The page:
Carl Kenney, whose column returns to the Durham News today, used to write for The Herald-Sun when I worked there. I didn't handle his column there, but watched his transformation through his columnist's picture. He started straight-laced, in close cropped hair and a suit. By the time he left he was in dreadlocks.
Kenney was senior pastor at Orange Grove Missionary Baptist Church until he split from the hierarchy seven years ago. (His story is told in the book "Barbershops, Bibles, and BET:
Everyday Talk and Black Political Thought.") Today he leads Compassion Ministries of Durham, preaching to about 50 people in the basement of Northgate Mall.
"I talked about liberation in a way they were uncomfortable with," Kenney told me recently, over coffee at Mad Hatter's, a green Save Darfur bracelet around his wrist. "I was involved in the community in a way that mirrored a politician, and they were uncomfortable with that."
Kenney is passionate about journalism, says he has a calling to write as powerful as that to minister. He takes on the powerful, whether church elders, Durham's political committees or City Hall. What he won't do, he says, is speak for 'the black community.'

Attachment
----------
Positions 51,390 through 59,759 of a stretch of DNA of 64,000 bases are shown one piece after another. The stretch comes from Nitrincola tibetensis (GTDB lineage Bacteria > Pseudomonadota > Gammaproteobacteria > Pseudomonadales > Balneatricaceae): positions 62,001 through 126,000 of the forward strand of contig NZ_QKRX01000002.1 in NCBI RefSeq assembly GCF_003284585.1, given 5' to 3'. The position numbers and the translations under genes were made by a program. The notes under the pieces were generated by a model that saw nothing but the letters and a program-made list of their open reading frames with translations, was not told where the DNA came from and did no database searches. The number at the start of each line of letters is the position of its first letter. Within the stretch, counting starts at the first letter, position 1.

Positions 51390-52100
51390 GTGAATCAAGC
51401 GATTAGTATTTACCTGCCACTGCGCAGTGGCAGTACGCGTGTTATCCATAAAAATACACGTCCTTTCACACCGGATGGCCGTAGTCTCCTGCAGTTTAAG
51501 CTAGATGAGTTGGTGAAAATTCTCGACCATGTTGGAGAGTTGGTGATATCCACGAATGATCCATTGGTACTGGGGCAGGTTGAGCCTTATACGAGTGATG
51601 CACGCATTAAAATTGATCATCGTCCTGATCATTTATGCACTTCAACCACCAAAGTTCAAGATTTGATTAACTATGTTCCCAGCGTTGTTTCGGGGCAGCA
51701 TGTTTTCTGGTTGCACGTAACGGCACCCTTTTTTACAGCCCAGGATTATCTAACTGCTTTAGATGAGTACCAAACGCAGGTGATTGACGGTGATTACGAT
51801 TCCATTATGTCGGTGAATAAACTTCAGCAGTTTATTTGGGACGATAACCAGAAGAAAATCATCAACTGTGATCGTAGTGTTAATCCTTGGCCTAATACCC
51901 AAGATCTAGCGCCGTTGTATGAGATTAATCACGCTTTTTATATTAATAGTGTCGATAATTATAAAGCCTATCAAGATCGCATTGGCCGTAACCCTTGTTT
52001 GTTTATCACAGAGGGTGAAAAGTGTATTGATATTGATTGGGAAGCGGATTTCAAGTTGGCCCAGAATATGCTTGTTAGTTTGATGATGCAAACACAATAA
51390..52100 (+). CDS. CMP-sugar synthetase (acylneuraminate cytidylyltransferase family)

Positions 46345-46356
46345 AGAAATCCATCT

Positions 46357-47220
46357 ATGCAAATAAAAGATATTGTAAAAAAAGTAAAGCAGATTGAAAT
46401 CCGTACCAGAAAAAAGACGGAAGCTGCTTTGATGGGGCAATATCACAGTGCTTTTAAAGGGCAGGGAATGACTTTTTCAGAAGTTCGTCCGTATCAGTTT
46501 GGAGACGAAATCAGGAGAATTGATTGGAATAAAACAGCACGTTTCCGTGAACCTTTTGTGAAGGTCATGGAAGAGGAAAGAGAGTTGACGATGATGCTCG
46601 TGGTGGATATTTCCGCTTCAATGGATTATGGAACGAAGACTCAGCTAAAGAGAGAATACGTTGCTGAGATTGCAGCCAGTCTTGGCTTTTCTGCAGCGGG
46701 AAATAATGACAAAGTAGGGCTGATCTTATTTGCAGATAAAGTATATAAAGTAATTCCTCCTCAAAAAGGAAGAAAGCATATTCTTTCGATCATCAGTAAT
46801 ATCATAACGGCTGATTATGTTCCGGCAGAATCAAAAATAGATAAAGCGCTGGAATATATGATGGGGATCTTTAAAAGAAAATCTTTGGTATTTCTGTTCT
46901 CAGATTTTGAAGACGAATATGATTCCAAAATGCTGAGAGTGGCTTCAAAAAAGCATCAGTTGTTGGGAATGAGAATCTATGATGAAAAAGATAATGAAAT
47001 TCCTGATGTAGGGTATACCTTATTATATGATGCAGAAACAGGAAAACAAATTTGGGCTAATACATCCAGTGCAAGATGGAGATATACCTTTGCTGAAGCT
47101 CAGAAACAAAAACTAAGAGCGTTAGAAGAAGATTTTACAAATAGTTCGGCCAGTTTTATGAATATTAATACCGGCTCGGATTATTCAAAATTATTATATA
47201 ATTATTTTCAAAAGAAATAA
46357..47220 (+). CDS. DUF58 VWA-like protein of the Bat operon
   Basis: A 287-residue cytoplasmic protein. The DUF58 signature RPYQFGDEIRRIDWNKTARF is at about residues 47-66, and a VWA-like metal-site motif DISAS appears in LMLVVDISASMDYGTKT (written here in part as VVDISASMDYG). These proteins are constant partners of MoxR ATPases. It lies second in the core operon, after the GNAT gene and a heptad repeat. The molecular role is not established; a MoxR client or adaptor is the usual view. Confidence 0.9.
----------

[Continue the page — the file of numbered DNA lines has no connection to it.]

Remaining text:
"I don't think we have a [single] black voice in the community," he says. "My desire is to be the voice in the middle, to be the voice between black and white, between Christian, Hindu, whatever.
"I think I'm respected for that. I think I'm also alienated because of that."
Look for Kenney's column today and send your feedback in a letter to the editor at email@example.com. He won't tell you what to think. I hope he will make you think.